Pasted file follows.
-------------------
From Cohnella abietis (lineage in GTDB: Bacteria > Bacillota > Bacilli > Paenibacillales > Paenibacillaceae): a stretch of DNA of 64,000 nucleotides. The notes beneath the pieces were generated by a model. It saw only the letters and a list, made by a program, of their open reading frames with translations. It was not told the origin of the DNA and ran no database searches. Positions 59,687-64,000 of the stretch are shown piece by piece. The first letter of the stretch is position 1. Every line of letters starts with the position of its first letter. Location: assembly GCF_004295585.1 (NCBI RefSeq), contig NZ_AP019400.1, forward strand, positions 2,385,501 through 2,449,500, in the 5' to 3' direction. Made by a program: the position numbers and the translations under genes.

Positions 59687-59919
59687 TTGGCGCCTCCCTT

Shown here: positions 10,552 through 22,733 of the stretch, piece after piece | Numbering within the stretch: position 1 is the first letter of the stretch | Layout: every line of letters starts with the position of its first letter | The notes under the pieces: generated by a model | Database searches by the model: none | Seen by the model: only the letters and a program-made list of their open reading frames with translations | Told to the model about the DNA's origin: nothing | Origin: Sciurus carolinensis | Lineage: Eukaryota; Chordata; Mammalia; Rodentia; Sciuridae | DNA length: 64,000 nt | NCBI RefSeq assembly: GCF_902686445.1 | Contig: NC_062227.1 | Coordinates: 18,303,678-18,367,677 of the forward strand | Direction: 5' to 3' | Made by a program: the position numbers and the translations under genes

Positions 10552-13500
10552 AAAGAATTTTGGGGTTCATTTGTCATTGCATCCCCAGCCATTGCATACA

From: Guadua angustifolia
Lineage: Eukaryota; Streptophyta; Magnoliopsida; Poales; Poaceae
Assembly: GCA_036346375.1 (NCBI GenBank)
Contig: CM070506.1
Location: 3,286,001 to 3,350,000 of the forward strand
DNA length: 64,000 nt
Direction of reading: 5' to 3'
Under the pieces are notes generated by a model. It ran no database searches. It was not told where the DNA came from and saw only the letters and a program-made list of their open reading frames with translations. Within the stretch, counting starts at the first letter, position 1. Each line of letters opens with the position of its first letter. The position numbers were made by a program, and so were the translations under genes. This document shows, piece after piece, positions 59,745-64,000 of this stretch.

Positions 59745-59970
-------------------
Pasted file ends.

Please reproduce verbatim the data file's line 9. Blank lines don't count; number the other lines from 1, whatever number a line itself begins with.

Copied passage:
Assembly: GCA_036346375.1 (NCBI GenBank)